Plans to ease detective crisis ‘fundamentally flawed’


PUBLISHED 08 Aug 2023

IN News

Plans to force police chiefs to offer detective roles to people working in business and industry are fundamentally flawed, according to Cambridgeshire Police Federation detectives lead Stuart Taylor.

Labour said it would make Forces open up direct routes for  detectives who would not have to work as beat officers first if it wins power at the next general election.

Under the plans, individuals with experience in business fraud investigation, child protection and other relevant fields would be allowed to join the police as entry-level detectives.

But experienced detectives have rejected the suggestion as a short-term fix to a complex issue which stretches back many years and has left the police service with thousands of unfilled detective roles.

Stuart, who has been a detective for 15 years and has worked on campaigns with the Police Federation National Detectives’ Forum, said it was essential for all new recruits to get proper policing experience under their belts.

He said: “This idea is fundamentally flawed because direct entrants from business and industry simply don’t have the necessary experience which, having very quickly learned when I joined the police 20 years ago, you need.

“If you don’t have that experience you will flounder and suffer and struggle in a detective role because there will be so many things that you’ve never dealt with.

“You may have fraud and cybercrime qualifications, you may have anti-theft and anti-corruption skills from different areas but the bread-and-butter work of a detective in main office will be dealing with domestics, public order, night-time economy crime, assaults, burglaries and so on.

“The skills you need to deal with that are not transferable from another sector – you can only learn them by being a police officer on the shopfloor day to day.”

Stuart said direct-entry schemes put unfair pressure on new recruits who often found themselves dealing with situations with which they have little knowledge or experience.

He said: “It is not fair on them. We are setting them up to fail.

“And what we are finding in terms of a lot of our direct-entry detectives – and we have got some really good people who have come through – is that we have to focus on giving them more time to build up the skills they need on the streets, to build up that background of how to deal with a wider range of issues.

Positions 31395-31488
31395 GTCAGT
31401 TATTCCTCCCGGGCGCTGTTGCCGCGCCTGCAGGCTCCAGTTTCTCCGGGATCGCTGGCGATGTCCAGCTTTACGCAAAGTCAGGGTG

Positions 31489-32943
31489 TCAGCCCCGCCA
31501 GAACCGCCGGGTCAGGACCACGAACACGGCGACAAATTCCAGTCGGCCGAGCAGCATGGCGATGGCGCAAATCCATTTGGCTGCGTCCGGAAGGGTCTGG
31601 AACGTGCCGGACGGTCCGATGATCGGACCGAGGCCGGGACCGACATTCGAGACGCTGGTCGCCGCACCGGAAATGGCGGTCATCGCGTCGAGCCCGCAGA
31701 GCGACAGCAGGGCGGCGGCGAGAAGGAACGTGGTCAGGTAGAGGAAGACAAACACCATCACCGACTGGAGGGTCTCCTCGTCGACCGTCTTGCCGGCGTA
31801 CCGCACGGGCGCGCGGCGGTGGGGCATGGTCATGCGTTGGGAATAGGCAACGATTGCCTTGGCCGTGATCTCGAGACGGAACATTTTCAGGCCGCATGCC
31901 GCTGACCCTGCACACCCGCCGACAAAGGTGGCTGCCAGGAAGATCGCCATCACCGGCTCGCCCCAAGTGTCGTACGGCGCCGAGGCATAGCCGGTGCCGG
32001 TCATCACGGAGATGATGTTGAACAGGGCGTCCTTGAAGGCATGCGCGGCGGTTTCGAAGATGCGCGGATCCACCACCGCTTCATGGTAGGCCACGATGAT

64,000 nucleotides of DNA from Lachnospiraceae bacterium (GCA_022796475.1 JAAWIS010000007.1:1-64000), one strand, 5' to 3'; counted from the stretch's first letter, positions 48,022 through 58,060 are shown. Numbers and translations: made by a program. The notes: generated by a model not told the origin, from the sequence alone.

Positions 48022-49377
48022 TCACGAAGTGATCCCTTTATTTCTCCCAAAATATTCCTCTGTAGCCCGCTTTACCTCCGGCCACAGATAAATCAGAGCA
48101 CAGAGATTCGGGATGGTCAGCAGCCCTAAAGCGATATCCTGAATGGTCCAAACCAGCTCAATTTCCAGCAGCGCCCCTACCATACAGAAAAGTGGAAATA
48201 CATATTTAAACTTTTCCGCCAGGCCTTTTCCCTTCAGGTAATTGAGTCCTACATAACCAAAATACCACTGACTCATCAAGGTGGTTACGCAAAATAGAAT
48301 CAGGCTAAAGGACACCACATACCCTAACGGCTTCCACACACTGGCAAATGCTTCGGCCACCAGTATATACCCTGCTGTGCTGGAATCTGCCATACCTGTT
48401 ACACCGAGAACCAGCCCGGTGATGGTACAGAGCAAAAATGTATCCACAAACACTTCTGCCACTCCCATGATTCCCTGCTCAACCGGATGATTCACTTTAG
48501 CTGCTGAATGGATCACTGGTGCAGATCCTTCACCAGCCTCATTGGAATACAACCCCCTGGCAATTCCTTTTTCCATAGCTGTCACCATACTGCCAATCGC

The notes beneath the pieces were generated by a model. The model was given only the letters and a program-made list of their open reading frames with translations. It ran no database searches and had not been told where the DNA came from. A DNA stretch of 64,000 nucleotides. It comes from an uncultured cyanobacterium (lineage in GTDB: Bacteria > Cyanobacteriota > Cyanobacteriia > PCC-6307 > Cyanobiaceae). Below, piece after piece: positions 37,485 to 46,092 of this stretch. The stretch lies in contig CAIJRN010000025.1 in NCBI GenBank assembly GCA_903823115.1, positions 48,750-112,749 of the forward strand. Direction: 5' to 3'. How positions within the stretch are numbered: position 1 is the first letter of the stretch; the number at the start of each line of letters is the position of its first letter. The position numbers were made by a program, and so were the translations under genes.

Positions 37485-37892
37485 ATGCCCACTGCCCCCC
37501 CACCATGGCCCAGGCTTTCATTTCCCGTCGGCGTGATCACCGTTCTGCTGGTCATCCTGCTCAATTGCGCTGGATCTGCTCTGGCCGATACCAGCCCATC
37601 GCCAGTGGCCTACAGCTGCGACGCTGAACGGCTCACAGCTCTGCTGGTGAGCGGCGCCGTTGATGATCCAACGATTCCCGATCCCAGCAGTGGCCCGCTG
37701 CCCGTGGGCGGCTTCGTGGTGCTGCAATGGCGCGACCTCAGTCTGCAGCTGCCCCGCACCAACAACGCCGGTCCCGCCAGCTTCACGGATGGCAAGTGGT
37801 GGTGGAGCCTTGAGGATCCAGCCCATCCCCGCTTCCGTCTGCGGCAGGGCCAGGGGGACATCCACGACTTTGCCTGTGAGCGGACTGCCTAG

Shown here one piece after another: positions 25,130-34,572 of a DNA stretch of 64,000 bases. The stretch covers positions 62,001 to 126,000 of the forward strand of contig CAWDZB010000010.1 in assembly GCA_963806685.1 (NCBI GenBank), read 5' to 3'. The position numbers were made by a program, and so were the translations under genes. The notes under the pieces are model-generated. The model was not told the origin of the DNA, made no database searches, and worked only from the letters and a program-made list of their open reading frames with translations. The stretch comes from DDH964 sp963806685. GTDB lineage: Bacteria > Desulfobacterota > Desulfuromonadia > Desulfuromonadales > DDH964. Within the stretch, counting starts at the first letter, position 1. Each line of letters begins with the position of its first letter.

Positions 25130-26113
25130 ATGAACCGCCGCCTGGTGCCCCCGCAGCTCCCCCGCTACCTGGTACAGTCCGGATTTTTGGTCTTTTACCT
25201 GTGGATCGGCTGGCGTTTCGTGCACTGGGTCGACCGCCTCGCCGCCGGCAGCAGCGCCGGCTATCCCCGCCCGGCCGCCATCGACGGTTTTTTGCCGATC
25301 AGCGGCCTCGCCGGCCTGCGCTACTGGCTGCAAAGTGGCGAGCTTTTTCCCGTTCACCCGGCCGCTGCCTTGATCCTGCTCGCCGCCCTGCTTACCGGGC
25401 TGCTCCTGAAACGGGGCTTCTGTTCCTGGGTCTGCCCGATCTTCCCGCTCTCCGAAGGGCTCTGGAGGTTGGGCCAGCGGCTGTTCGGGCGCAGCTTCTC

“You’re not going to have that knowledge coming in with a good fraud qualification, as welcome as that might be.”

Stuart said the shortage of detectives inevitably meant there was also a lack of mentors to support new recruits which also hampered their development.

There are an estimated 7,000 detective vacancies, according to the Police Foundation think tank.

And Stuart suggested any solutions aimed at addressing the crisis should involve a review of the way detectives were remunerated.

He said: “We are one of the few countries that doesn’t pay its detectives a higher rate. “I know it’s a contentious issue but we are expecting people to maintain their skills and qualifications year in and year out and to take an exam to qualify as a detective without paying them any differently to ***a lot of their uniformed colleagues who do not need to maintain a yearly qualification and a specialist qualification, such as being ABE video interviewed trained to professionally be able to interview children and vulnerable adults or SFI/FIO Specialist Fraud investigation qualifications.***

“Some detectives have two or three qualifications that they have to maintain on top of their day job and that is demanding.

Stuart said forces should be able to access funding from central Government to cover the unsocial hours payments detectives lose when they transfer from response.

And excessive workloads , poor IT systems, pressures of CPS waits and disrupted work/life balance all need to be addressed to make the role more attractive.

“The average hours that officers in CID are working are through the roof compared to what it used to be and when you round it all up it makes it very hard to recruit and retain people into that area,” said Stuart.

“I am not saying it is all about money but better reward and recognition would be a way of attracting the right people into the areas they are most needed.

“Because if we don’t have people doing the investigations, it then takes away from the frontline and that is like robbing Peter to pay Paul and we have been juggling resources like that for years.”